Ford Motor Company, an American multinational automaker headquartered in Michigan, technology giant IBM, as well as South Korean cathode maker LG Chem and China’s Huayou Cobalt, have partnered to implement the first blockchain project to monitor cobalt supplies from Democratic Republic of Congo.
The project’s pilot, which is being overseen by responsible-sourcing group RCS Global, aims to help manufacturers ensure that cobalt used in lithium-ion batteries has not been mined by children or used to fuel conflict.
Tracking raw materials throughout their journey is challenging, but companies are under pressure from consumers and investors to prove that minerals are sourced without human rights abuses.
The project started in December 2018, starting with industrially mined cobalt in Congo, it is monitoring supplies all the way to lithium-ion batteries for Ford vehicles.
Supplies of cobalt, expected to be needed in huge quantities for electric vehicles and electronic devices, are concentrated in Congo, a sprawling, volatile nation that has been racked by civil war and political tension. The outcome of elections in December, which had been intended to be Congo’s first democratic transfer of power in six decades, is contested.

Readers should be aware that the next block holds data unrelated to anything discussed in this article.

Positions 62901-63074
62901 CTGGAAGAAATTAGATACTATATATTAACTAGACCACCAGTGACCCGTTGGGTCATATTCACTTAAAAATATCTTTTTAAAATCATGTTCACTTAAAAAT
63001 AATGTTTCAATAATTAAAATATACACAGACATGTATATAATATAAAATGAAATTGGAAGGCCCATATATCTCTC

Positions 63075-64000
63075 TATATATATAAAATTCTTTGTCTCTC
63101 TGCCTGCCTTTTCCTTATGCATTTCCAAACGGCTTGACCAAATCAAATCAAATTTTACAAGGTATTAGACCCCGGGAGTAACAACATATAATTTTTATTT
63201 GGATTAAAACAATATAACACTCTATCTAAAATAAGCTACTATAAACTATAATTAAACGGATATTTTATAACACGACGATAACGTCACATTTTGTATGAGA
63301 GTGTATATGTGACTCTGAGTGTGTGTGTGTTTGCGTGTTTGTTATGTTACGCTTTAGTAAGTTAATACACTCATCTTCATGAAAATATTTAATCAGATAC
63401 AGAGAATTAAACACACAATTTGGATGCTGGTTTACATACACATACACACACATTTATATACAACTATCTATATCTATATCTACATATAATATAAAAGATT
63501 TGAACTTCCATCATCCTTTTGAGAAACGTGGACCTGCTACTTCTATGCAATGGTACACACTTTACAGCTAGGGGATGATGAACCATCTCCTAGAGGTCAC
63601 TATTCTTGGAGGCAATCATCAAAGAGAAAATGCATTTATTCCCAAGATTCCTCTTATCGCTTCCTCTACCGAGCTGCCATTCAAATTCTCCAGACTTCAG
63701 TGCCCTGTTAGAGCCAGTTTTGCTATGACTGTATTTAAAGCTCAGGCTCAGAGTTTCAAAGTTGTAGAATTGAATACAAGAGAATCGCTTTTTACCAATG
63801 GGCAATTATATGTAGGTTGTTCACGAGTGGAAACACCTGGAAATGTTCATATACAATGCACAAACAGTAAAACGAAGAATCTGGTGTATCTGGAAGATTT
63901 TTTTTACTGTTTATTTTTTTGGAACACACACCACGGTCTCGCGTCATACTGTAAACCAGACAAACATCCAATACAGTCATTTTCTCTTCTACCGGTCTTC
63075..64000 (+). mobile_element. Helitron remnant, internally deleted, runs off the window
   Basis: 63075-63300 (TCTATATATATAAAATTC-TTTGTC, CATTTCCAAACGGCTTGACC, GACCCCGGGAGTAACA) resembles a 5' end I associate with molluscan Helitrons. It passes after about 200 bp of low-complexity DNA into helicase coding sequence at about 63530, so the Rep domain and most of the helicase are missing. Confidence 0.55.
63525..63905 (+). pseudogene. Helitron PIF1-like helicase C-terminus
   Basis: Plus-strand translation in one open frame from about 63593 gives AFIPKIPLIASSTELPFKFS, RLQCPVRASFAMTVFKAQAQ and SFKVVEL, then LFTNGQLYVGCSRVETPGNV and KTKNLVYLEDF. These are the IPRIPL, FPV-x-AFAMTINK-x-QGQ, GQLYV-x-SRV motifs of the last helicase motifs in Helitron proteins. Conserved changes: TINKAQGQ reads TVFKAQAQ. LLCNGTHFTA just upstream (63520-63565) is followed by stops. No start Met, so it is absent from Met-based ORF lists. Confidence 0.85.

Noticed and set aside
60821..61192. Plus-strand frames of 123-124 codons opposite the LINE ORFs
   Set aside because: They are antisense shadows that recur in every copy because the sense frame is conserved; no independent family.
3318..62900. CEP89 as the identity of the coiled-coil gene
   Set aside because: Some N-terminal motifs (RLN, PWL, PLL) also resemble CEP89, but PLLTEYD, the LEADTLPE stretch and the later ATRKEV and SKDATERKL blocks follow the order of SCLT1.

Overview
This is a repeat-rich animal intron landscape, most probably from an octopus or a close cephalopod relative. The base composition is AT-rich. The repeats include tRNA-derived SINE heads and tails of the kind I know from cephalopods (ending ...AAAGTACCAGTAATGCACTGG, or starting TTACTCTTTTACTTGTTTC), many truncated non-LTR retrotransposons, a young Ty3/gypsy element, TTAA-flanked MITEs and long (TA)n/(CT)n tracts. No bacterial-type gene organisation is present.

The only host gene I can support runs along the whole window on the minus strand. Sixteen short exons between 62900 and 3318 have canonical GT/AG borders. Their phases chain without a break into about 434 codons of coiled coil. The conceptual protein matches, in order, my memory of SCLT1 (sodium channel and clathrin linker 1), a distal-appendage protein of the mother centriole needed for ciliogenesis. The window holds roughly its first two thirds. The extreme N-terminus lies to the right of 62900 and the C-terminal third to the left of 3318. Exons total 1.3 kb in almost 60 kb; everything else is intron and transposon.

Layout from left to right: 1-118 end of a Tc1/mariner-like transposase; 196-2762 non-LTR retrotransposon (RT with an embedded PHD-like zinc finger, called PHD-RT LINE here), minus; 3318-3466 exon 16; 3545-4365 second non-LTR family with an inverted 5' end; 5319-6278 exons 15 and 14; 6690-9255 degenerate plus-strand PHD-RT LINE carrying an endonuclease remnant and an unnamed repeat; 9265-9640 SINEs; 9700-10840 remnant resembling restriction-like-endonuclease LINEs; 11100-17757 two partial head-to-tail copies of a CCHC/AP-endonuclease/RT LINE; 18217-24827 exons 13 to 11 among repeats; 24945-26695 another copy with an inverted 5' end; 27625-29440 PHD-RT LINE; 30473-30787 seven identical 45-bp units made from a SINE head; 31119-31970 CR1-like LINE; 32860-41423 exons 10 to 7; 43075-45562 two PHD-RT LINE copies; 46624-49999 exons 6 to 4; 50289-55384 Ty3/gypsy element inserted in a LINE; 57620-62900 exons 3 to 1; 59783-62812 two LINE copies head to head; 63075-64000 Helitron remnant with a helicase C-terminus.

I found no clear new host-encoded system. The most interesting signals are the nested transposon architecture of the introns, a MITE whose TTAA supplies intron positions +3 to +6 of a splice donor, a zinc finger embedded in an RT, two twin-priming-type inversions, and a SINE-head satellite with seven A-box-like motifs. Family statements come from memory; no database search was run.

RCS Global said the IBM blockchain platform could be used to include other minerals and to allow artisanal miners, which analysts say are the biggest issue with regard to ethical sourcing, to join a blockchain-based network of validated participants. Blockchain, famed as the technology behind cryptocurrency bitcoin, works by providing a shared record of data held by a network of individual computers rather than a single party.
For the pilot project, which should be completed around the middle of the year, cobalt from Huayou’s industrial mine will be placed in secure bags, entered into a blockchain and traced from the mine and smelter to LG Chem’s cathode and battery plant in South Korea and then on to a Ford plant in the United States.
Because minerals are often combined with metals from various sources when they are smelted, they are particularly difficult to track.
IBM said it was exploring the potential of chemical analysis using artificial intelligence to pinpoint the origin of cobalt and ensure so-called clean cobalt was not smelted with minerals sourced less responsibly.
According to Manish Chawla, General Manager of IBM’s mining and industrial sector business, “there is no fool-proof method, but you have to keep the ball moving forward, to keep raising the level of accuracy. Blockchain has been proven to be a very effective technology in raising the bar”.